Alternatives to austerity

Is austerity unavoidable in Italy, or are there alternatives? The long-term deleterious effects of contractionary fiscal policies on employment and output, not to mention socioeconomic well-being, have been repeatedly highlighted by heterodox and orthodox economists alike. In Europe, the cases of countries such as IcelandPoland, Switzerland and Portugal (after 2013) show how economic recovery can be realized in line with international human rights law, without renouncing efficiency and financial viability. 

Looking at the Italian economy, alternatives to austerity that would reduce the debt-to-GDP ratio or boost revenues include: financing at least a segment of the sovereign debt through bank loans, instead of financial market lending; combating fiscal evasion which, notwithstanding the efforts of the Italian government, generates losses as high as €75.5 billion in 2014; increasing the progressivity of the Italian taxation system, which would shelter low- and middle-income households from the worst impacts of the crisis, while stimulating aggregate demand in times of financial turmoil.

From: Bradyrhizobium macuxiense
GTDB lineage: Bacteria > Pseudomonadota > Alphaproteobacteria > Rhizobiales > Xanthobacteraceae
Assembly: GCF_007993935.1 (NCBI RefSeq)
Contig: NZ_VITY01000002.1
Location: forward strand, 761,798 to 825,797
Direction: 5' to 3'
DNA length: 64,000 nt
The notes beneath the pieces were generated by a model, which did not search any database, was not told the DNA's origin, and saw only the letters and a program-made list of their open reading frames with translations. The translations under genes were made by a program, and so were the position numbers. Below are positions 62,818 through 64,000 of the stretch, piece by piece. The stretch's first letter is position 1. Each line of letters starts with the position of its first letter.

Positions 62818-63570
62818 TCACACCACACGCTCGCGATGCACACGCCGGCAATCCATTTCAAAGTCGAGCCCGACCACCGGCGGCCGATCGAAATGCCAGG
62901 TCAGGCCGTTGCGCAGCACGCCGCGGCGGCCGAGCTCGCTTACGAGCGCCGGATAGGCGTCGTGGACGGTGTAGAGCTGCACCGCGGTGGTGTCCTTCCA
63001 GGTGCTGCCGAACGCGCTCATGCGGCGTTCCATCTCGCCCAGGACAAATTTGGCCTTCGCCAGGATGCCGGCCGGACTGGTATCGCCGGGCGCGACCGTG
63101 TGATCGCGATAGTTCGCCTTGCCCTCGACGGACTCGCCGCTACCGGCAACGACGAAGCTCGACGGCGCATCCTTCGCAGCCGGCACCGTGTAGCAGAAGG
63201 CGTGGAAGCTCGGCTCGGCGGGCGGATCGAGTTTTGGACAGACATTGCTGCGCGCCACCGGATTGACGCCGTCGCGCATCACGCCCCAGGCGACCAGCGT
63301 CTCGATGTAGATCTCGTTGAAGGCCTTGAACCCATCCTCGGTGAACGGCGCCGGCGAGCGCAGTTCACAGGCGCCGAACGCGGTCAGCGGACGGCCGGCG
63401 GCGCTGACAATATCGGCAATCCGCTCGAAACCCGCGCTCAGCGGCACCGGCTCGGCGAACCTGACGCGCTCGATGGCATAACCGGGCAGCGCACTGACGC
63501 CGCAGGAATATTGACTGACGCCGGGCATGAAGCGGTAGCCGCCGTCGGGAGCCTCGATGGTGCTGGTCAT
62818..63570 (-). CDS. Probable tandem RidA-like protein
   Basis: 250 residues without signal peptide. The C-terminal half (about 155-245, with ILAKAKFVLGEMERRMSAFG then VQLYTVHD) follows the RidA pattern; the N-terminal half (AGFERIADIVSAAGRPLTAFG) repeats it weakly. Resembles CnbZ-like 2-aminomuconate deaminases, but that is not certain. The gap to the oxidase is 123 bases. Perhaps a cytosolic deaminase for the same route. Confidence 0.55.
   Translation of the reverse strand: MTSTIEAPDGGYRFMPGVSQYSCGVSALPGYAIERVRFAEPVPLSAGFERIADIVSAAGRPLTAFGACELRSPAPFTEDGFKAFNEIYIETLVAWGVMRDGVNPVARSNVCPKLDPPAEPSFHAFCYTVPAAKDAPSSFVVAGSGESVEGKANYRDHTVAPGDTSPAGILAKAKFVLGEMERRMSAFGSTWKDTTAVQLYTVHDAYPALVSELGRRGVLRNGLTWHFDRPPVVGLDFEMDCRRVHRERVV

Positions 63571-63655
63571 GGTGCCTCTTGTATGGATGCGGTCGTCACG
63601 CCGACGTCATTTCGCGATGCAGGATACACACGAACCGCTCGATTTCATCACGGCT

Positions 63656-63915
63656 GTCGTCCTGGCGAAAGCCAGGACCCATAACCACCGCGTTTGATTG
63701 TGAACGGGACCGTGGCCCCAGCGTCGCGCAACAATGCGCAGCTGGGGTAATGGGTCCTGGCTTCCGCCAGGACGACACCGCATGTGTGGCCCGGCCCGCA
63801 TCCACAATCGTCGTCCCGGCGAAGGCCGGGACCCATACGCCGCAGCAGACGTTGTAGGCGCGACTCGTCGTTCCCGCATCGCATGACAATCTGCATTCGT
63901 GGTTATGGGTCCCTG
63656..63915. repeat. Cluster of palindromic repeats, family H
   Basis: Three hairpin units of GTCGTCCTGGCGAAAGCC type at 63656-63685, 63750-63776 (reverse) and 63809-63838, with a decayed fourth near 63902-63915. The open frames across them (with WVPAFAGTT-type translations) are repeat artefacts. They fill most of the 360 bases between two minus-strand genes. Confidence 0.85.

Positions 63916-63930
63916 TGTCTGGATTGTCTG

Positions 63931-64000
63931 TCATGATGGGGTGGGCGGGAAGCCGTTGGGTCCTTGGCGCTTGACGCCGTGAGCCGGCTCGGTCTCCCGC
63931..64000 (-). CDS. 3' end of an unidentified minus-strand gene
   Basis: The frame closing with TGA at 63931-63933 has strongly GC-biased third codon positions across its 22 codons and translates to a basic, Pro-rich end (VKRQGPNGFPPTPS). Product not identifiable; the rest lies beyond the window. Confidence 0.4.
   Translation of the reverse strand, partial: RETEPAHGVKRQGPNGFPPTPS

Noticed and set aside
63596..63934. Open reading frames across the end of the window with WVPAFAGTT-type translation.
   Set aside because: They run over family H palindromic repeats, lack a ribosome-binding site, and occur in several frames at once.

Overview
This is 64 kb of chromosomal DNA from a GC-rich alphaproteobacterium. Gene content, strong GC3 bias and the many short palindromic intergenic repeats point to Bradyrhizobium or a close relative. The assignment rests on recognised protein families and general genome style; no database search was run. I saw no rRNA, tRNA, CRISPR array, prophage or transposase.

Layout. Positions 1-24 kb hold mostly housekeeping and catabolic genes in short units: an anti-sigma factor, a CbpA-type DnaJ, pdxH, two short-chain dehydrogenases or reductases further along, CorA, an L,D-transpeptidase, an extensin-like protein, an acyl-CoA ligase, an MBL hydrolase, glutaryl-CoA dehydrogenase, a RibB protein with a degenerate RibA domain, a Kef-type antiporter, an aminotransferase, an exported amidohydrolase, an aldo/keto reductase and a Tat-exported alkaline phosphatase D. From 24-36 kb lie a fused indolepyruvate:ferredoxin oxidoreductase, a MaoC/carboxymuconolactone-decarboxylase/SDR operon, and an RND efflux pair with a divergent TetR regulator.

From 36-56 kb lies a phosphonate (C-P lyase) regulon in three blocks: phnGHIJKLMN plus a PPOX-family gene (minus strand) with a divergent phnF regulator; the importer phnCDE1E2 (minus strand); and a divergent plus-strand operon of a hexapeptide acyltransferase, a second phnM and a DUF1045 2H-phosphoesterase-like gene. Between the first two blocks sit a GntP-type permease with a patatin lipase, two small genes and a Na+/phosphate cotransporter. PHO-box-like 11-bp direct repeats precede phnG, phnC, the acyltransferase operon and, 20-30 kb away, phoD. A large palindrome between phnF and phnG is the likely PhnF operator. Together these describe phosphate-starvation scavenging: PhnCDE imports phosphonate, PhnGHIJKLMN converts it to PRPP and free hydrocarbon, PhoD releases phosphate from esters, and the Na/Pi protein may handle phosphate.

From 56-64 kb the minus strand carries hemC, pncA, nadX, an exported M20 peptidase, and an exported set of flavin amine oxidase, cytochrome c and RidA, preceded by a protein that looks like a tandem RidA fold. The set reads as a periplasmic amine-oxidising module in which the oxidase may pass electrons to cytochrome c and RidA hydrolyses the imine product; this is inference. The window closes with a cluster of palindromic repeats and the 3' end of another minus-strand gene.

Sadly, the current Italian government is considering a tax reform which would only further entrench tax injustices. The far right-wing party Lega Nord aims to introduce a radically new fiscal regime based on a flat tax rate of 15% contrasted with current progressive rates of 43% for top income earners and 24% for corporations. Proponents maintain that a single, uniform, low tax rate would decrease the tax burdens citizens face, while simplifying the system to make tax avoidance more difficult, and boosting the economy.

Yet history shows that cutting taxes to grow an economy almost never works, only reducing the fiscal space available to realize socioeconomic rights, further eroding welfare state provisions and actually putting a drag on economic dynamism. Introducing such a regressive system would redistribute wealth upward, overwhelmingly benefitting the richest. In fact, an analysis from the Italian financial newspaper Il Sole 24 Ore has estimated that single-income families (often led by women) would be hit the hardest, while top-earners would gain considerably. 

Francesco eventually found a helping hand from the humanitarian agency NGO Emergency, whose clinics offer free health services to migrants and people in need. However, healthcare is not a matter of charity nor is it a commodity. Given all the alternatives available, it is incumbent on the Italian state to assess the human rights impacts of its austerity measures, and use its maximum available resources to ensure the enjoyment of the right to health, maintaining healthcare that is affordable for all and protecting the most disadvantaged groups during troubling economic times. 

 

 

Related: